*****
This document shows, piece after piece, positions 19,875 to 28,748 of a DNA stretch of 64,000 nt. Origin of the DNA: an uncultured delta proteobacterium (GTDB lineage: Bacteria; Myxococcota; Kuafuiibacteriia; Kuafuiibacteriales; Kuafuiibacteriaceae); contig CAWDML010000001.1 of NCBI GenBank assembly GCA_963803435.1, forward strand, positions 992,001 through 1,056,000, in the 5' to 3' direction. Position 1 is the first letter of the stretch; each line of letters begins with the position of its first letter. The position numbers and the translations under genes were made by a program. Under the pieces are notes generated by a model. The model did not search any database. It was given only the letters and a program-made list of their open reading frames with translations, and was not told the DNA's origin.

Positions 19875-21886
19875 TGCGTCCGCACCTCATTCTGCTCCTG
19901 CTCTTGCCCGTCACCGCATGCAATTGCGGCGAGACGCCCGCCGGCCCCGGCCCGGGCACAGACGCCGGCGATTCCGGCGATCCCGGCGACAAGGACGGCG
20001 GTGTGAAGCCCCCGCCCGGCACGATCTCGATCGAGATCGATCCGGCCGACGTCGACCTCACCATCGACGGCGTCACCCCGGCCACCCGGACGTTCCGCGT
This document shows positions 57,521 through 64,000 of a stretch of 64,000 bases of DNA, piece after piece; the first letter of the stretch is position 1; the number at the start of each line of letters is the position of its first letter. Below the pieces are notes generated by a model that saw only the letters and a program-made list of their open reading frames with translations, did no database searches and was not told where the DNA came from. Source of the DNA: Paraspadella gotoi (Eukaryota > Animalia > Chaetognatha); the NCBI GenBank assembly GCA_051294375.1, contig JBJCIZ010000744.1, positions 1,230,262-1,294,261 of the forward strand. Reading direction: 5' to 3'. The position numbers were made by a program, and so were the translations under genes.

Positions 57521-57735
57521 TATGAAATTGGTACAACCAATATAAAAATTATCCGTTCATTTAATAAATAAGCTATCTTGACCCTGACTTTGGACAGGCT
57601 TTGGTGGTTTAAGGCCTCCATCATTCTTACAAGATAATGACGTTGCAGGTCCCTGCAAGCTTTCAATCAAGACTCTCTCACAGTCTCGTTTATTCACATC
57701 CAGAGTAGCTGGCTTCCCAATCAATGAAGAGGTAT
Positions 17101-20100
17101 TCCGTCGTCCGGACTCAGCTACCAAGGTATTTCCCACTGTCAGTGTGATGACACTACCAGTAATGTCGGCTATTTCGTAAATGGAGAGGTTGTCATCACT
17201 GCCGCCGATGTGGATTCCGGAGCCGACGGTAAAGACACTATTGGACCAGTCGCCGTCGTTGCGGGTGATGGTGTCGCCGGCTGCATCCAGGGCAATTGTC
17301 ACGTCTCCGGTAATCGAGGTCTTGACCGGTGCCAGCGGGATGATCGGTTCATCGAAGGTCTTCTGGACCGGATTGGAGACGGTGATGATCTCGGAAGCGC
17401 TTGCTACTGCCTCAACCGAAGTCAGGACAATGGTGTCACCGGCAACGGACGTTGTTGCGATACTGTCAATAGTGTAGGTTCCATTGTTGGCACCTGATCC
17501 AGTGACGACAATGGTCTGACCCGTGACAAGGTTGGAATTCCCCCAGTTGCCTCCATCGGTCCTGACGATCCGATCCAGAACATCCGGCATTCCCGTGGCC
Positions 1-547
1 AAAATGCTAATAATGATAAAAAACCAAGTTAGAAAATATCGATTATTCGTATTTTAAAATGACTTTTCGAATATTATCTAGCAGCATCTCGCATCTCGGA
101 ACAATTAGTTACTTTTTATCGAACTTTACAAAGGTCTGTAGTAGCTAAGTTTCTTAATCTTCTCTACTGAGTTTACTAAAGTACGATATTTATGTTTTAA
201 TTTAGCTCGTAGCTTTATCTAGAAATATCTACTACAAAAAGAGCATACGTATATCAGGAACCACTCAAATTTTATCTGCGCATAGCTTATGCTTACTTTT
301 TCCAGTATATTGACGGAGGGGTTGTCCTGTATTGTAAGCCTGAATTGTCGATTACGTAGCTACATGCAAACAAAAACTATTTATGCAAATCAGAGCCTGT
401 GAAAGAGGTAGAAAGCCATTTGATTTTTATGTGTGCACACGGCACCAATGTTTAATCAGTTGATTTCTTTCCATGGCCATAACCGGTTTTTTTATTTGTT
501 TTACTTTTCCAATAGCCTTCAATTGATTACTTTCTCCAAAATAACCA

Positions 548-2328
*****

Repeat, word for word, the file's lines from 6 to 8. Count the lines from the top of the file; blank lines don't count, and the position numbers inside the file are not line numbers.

This document shows positions 57,521 through 64,000 of a stretch of 64,000 bases of DNA, piece after piece; the first letter of the stretch is position 1; the number at the start of each line of letters is the position of its first letter. Below the pieces are notes generated by a model that saw only the letters and a program-made list of their open reading frames with translations, did no database searches and was not told where the DNA came from. Source of the DNA: Paraspadella gotoi (Eukaryota > Animalia > Chaetognatha); the NCBI GenBank assembly GCA_051294375.1, contig JBJCIZ010000744.1, positions 1,230,262-1,294,261 of the forward strand. Reading direction: 5' to 3'. The position numbers were made by a program, and so were the translations under genes.

Positions 57521-57735
57521 TATGAAATTGGTACAACCAATATAAAAATTATCCGTTCATTTAATAAATAAGCTATCTTGACCCTGACTTTGGACAGGCT